PITTSBURGH - "Oh Susanna" is a well-known song written by the Pittsburgh composer Stephen Foster.
A statue memorializes him in Oakland, but soon, it will come down.
The statue has been debated for years, with many people upset over the depiction of a minstrel-performer sitting at Foster's feet.
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The 10-foot bronze statue has been on display for 117 years.
"I think it's a gross miscarriage of justice," James Wudarczrk of Bloomfield said.
Wednesday night, Pittsburgh's art commission unanimously voted to take down the statue of Foster sitting above a black slave.
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"It's a depiction of an African American in a very demeaning position, ragged, toothless, strumming a banjo," said Brittany Felder, who supported the removal. "It's not something that represents the city and belongs in a public space."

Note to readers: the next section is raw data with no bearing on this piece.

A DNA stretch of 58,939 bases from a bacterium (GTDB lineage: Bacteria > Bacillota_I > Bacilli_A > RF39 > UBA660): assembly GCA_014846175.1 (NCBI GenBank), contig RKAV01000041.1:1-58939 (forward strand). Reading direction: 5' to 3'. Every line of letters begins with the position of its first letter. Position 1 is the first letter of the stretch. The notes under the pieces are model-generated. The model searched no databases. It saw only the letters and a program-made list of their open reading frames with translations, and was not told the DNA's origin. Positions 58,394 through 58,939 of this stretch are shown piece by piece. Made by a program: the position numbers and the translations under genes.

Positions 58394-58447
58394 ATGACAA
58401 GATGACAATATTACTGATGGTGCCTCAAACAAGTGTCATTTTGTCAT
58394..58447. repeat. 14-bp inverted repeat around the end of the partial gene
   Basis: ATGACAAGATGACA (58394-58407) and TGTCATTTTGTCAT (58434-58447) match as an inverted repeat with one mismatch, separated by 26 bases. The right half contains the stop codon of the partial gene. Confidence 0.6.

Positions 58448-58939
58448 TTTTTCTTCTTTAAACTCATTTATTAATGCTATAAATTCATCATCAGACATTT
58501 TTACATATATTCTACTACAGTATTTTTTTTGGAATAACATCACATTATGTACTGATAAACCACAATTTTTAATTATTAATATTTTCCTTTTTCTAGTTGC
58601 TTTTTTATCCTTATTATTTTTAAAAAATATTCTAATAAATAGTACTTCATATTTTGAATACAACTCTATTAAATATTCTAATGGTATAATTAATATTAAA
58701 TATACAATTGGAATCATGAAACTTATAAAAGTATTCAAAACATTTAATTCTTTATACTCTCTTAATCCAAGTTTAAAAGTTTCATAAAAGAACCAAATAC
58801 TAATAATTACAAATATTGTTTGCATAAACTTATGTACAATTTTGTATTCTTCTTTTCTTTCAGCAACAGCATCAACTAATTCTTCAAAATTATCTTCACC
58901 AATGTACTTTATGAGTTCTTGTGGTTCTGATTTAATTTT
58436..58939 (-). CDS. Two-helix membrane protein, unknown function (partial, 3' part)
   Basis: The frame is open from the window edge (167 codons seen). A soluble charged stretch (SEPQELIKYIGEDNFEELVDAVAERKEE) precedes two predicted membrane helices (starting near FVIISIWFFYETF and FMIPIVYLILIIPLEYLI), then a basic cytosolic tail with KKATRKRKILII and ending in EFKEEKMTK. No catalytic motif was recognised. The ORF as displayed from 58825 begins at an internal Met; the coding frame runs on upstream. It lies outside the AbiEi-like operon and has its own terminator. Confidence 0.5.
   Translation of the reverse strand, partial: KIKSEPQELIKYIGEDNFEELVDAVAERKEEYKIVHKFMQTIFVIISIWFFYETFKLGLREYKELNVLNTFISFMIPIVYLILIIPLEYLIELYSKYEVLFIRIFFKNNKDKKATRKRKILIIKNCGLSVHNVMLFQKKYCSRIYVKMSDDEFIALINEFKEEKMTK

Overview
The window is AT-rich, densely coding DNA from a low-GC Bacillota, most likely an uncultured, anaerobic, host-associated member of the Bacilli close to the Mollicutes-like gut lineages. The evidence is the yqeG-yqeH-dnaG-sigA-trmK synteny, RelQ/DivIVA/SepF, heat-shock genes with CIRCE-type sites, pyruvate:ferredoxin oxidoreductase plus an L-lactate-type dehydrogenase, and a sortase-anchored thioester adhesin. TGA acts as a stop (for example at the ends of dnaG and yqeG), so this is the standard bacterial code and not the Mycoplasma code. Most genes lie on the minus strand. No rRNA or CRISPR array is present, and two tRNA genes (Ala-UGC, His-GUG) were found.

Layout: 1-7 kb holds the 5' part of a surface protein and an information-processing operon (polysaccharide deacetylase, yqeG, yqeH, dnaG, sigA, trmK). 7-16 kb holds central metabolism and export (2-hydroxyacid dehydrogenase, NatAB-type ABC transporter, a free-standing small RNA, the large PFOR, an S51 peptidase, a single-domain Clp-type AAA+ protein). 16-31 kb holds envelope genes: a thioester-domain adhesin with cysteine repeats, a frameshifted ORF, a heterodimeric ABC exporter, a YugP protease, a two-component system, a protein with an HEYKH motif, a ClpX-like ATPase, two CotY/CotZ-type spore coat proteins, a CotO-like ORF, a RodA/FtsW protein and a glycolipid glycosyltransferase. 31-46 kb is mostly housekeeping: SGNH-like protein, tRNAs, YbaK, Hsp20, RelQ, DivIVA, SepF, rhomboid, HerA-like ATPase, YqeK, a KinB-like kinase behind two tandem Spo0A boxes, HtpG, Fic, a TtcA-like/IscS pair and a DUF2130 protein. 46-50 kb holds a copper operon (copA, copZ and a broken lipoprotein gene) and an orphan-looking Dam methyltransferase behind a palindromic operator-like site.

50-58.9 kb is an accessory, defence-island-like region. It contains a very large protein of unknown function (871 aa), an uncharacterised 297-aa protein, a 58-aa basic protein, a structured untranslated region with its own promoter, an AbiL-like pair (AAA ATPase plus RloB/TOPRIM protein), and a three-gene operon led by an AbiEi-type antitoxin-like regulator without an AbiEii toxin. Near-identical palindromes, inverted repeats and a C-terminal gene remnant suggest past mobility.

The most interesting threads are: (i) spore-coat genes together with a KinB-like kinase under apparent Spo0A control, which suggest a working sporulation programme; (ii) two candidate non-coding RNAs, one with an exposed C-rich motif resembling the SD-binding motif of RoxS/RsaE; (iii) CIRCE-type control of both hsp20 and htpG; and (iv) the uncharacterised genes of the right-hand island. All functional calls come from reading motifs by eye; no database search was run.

Critics have called for its removal for the last three decades, but the controversy returned this summer after a deadly protest in Charlottesville, Virginia, over the removal of a Confederate statue and others around the country.
The art commission took public comment on the Foster statue last month, resulting in Wednesday night's decision.
"We have a limited number of options, based on that, that was the discussion and decision," said Rob Indovina, art commission chair.
"I think if they destroy it or put it in a crate somewhere, we're destroying a piece of our heritage," Wudarczrk said.
It's still not clear where the statue will go.
The commission says the Public Works Department has six months to remove the statue and a new location must be chosen with a year.
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